State Dept. on Iran Payment Details: ‘There Are Reasons For Us Withholding This Information … Confidentiality’

By Patrick Goodenough | August 24, 2016 | 4:21 AM EDT

Data from the Treasury Department’s ‘Judgment Fund’ shows some of the 13 transfers of $99,999,999.99, to the State Department for settling ‘foreign claims’ – purportedly the interest paid to Iran in settlement of a 37-year-old legal claim. (Image: Treasury Department Judgment Fund)

(Update: State Department spokeswoman Elizabeth Trudeau confirmed Wednesday that “foreign claims” payments on January 19 totalling around $1.3 billion was indeed the money paid to Iran as the interest portion of a negotiated legal claim settlement. On “mechanics” of the payment, she referred queries to the Treasury Department.)

(CNSNews.com) – “This stuff keeps coming out – drip, drip, drip, drip, drip,” a reporter said during Tuesday’s State Department briefing, as spokesman Mark Toner declined to share details about how $1.3 billion in U.S. taxpayers’ money was paid to Iran last January.

“We’ve been very clear about drawing the line at what we’re going to say about the actual financial transaction,” Toner said. “And bearing in mind that it touches on certain confidentiality, third parties and other parties who might have been involved in that transaction, except to say that we have paid the settlement in full.”

The settlement referred to is the payment of $400 million in Iranian funds which had been frozen for 37 years, plus a negotiated $1.3 billion in interest.

The administration announced the payout in January, but early this month the issue returned to the headlines when the Wall Street Journal reported that the government had secretly airlifted to Iran $400 million, in foreign denomination banknotes packed on wooden pallets in an unmarked cargo plane.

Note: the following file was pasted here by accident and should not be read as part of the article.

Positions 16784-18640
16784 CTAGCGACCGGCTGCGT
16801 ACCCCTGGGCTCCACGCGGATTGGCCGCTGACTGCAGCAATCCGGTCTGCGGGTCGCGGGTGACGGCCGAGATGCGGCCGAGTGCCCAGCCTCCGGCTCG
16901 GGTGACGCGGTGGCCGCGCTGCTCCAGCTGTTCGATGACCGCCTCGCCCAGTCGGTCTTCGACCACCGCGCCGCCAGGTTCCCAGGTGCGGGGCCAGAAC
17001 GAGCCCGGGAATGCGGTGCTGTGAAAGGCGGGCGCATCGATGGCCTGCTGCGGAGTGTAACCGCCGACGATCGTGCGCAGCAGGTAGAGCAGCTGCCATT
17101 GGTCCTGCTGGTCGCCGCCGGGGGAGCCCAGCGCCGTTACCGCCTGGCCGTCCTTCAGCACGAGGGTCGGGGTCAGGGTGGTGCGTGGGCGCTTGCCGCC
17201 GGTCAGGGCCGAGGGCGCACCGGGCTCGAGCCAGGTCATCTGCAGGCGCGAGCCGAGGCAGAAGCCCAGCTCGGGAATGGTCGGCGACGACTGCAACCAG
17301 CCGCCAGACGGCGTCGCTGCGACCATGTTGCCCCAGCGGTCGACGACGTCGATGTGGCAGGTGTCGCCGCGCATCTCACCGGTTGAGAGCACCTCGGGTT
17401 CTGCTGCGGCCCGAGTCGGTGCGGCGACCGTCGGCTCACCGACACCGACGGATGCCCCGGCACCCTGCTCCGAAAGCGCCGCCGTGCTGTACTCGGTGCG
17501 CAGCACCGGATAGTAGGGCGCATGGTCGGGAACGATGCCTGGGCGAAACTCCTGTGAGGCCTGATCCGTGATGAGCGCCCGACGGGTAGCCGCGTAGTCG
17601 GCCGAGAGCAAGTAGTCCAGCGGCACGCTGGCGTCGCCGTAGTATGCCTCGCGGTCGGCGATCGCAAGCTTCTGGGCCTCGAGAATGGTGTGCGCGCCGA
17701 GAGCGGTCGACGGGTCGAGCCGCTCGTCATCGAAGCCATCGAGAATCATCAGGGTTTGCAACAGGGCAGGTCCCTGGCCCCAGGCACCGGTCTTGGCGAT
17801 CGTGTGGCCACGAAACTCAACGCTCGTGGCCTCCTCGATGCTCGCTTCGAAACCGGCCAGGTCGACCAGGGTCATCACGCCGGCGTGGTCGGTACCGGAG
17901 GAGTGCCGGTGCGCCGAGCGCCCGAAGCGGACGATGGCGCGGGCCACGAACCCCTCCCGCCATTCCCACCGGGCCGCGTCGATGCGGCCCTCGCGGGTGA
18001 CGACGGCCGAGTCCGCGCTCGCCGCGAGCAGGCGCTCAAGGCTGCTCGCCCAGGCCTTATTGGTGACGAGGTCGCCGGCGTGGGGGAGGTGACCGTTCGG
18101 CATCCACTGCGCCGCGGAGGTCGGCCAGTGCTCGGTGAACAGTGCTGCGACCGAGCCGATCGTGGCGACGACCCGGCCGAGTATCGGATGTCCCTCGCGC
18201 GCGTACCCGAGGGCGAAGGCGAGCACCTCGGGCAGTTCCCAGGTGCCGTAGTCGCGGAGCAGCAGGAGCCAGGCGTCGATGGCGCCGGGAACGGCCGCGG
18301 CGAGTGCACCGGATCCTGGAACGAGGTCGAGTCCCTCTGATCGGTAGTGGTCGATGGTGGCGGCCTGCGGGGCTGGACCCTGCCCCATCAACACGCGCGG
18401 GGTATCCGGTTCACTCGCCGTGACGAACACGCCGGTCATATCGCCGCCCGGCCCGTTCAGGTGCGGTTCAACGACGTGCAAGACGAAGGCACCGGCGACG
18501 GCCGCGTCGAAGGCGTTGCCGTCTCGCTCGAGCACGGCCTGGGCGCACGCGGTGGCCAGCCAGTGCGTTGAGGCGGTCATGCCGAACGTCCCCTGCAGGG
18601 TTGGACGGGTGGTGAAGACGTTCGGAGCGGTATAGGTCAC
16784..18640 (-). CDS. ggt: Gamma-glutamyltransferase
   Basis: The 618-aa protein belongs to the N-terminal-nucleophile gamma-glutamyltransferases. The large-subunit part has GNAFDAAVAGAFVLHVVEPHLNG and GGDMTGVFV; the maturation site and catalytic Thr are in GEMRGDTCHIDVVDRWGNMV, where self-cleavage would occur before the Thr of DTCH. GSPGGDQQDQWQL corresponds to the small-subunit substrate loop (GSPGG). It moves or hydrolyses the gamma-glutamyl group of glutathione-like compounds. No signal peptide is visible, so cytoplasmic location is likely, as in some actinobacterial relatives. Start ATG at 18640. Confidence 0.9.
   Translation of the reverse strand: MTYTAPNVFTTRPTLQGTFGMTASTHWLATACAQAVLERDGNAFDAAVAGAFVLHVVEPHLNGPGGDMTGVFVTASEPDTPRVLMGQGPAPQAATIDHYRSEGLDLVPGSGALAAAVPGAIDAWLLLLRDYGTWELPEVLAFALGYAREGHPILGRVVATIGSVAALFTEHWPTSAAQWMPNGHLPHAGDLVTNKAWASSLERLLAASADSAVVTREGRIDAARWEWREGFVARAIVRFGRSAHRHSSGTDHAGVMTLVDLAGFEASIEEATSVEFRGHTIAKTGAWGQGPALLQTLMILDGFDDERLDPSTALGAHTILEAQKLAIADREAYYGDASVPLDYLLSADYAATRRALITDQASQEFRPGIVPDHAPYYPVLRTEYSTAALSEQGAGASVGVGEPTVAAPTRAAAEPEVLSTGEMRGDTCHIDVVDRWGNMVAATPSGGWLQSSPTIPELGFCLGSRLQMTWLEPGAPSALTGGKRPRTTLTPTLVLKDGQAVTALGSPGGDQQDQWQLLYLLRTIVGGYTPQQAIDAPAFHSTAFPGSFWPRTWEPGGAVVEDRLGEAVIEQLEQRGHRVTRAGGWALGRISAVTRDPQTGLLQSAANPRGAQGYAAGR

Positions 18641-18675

The administration continues to deny that the money amounted to a “ransom” for imprisoned Americans, released by the Iranian regime at the same time as the $400 million was flown into Tehran, on January 16-17.

Last week it did, however, finally acknowledge that the departure of the Americans and arrival of the money were linked, confirming that the handover of the $400 million was contingent on the release of four prisoners.

This week attention turned to the rest of the payout – the $1.3 billion in interest. Investigative reporter Claudia Rosett reported on Monday that on January 19 this year, the Treasury Department sent to the State Department 13 sums of $99,999,999.99 each, plus one of $10 million, adding up to just over $1.3 billion.

The data comes from the Treasury Department’s “Judgment Fund,” which is described as “a permanent, indefinite appropriation available to pay judicially and administratively ordered monetary awards against the United States.”

Toner was pressed on whether the amounts that appear in the Judgment Fund database were the money destined for Iran, and how the transfer was made.

The administration has not confirmed that those sums were indeed the money paid to Iran, but Rosett noted that the Judgment Fund database includes no other payouts over the past year involving the State Department that approach the $1.3 billion sum which the administration says was agreed upon as part of the settlement with Iran.

The database does not indicate what the State Department did with the money – in other words, exactly how it was delivered to the Iranians.

Administration officials have, however, pointed out repeatedly that the U.S. and Iran did not have a financial or bank-to-bank relationship; in Toner’s words on Tuesday, “it was not necessarily an easy or straightforward transaction to make.”

A reporter expressed frustration with the administration’s evident reluctance to open up.

“This stuff keeps coming out – drip, drip, drip, drip, drip,” said the Associated Press’ Matt Lee. “If the administration wants to put it behind itself, it would seem to me that it would be smart to actually get an answer to these questions.”

“I’m aware of your and others’ concerns about this,” Toner said. “I can only say that there are reasons for us withholding this information – I’m talking about the details of this information – to protect the confidentiality [of the transaction].”

Toner tried to defend himself, saying he was not trying to “hide the ball.”

“I’m not accusing – it’s not you that’s the issue here,” Lee said. “It is this hell-bent desire to keep this stuff secret when it’s not secret.”


 


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Patrick Goodenough
Patrick Goodenough
Spencer Journalism Fellow